It was a 1-1 draw at CenturyLink Field. That is not a bad result. We can both acknowledge that and get it out of the way now, because there’s so much more to talk about.
From a second straight game turned by a stoppage time equalizer, to the missed opportunity to take control of the race for the West’s top seed, to the inevitable process-versus-results discussion that will happen, now, the Portland Timbers were left with a collection of regrets after their draw against Seattle Sounders FC, a result that leave both teams tied for first in Major League Soccer’s Western Conference.
“It’s unfortunate, we feel disappointed again,” Timbers head coach Giovanni Savarese explained after his team’s second straight 1-1 draw. “We almost got three points again against a very difficult team, battling for the top of the West. It’s unfortunate that we couldn’t close the match, but I’m extremely proud, because I thought that we had a very strong performance.”
Portland struck early and first, going up thanks to Andrés Flores’ right-footed finish from just inside the penalty area in the 10th minute. For most of the match, that goal looked like it would be enough for three points, with Seattle going 92 minutes without taking a shot that tested Portland goalkeeper Steve Clark.
But no soccer fan needs to be reminded how quickly a match can change, let alone the Timbers fans who had to endure the ending to Sunday night’s game. Then, visiting Los Angeles FC got a late goal from Christian Torres at Providence Park, turning what looked like a safe, 1-0 victory into a 1-1 draw.
It happened again tonight. On a 93rd-minute corner kick, a second ball fell to Seattle’s Will Bruin, who had just created space between himself and Portland defender Dario Zuparic. As Zuparic positioned himself to react to the deflected cross, that deflection went to Bruin in the space behind him, with the Sounders’ only shot on goal of the game beating Clark from close range.
“We just let those two points go away the same way we did [against LAFC],” Portland defender Larrys Mabiala said. “This is something that we need to work on. But at the same time, I don’t really want to focus too much on that … I feel the more you think about it, the more the same situation happens.”
Particularly during the regular season, a team’s process tends to be more important than their results. Luckily, one often leads to the other. While the nature of soccer means an isolated moment can skew a result, for the most part – and especially over time teams that play better get better results.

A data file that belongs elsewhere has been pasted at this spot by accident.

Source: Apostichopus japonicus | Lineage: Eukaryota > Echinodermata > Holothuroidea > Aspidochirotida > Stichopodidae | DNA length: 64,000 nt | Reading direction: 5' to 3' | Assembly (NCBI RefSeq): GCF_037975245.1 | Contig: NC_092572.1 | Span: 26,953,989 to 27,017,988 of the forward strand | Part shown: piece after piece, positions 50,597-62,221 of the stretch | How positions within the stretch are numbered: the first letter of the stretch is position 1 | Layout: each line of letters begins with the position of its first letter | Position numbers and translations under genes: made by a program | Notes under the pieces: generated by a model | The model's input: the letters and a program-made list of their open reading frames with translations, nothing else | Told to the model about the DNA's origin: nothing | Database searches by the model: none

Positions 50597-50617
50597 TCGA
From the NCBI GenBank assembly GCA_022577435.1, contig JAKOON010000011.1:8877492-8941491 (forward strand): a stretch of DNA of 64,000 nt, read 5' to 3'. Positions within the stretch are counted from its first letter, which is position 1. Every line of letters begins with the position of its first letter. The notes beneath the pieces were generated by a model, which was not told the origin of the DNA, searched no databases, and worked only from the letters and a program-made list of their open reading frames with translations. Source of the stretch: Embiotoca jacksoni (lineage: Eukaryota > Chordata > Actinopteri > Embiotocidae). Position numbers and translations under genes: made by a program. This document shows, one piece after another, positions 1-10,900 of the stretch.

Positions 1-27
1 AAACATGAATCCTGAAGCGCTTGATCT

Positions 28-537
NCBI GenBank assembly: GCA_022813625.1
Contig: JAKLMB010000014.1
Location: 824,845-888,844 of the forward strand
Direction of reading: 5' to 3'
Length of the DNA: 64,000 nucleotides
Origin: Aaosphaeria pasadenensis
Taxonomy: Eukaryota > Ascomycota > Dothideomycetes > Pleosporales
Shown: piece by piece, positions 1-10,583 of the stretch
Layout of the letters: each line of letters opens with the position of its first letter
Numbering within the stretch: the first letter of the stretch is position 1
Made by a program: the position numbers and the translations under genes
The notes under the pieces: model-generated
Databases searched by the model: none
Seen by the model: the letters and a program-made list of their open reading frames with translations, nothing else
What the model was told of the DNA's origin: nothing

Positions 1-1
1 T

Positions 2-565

Portland knows that, which is why nobody is going to get too upset about the team’s last two draws. But there is a point where the results’ bottom lines start to matter more: when, with a loss, the process has to stop, because the season is over.
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In four games, the Timbers will be there: in the postseason. And a win tonight could have proven a big boost to their playoff chances. Had they held out for four more minutes, they would have won, moved three points clear of the Sounders in the standings, and had control of their own Western Conference top-seed destiny. Whoever earns that honor will play at home until MLS Cup.
Instead, the Timbers remain even with Seattle, though in terms of points-per-game, they’re slightly behind. The Sounders have played one fewer game than Portland. Instead of a win that created room between them and their rivals, the Timbers were left balancing process and results.
“I think we’re on the right path …” Flores said. “We can see today, the first half was very good for us. We were able to maintain the ball, to keep possession. And the second half, they probably had the ball a little bit more than us ... But I think we have to keep being positive and keep working in this way of playing, because if we believe in what we’re doing, I think we’re going to have good results.”
Nobody wants to hear it right after a draw like Thursday’s, but it wasn’t a bad result. Disappointing? Yes. But bad? No. The Timbers got a point on the road against one of the best teams in Major League Soccer. And perhaps as important, they played like a team that can control games against one of the best the league has to offer.
“There are so many positives that I can take,” Savarese said, “but the fact that we’re disappointed here in Seattle [with] a tie, it means we are a strong team and we put in a very strong performance.”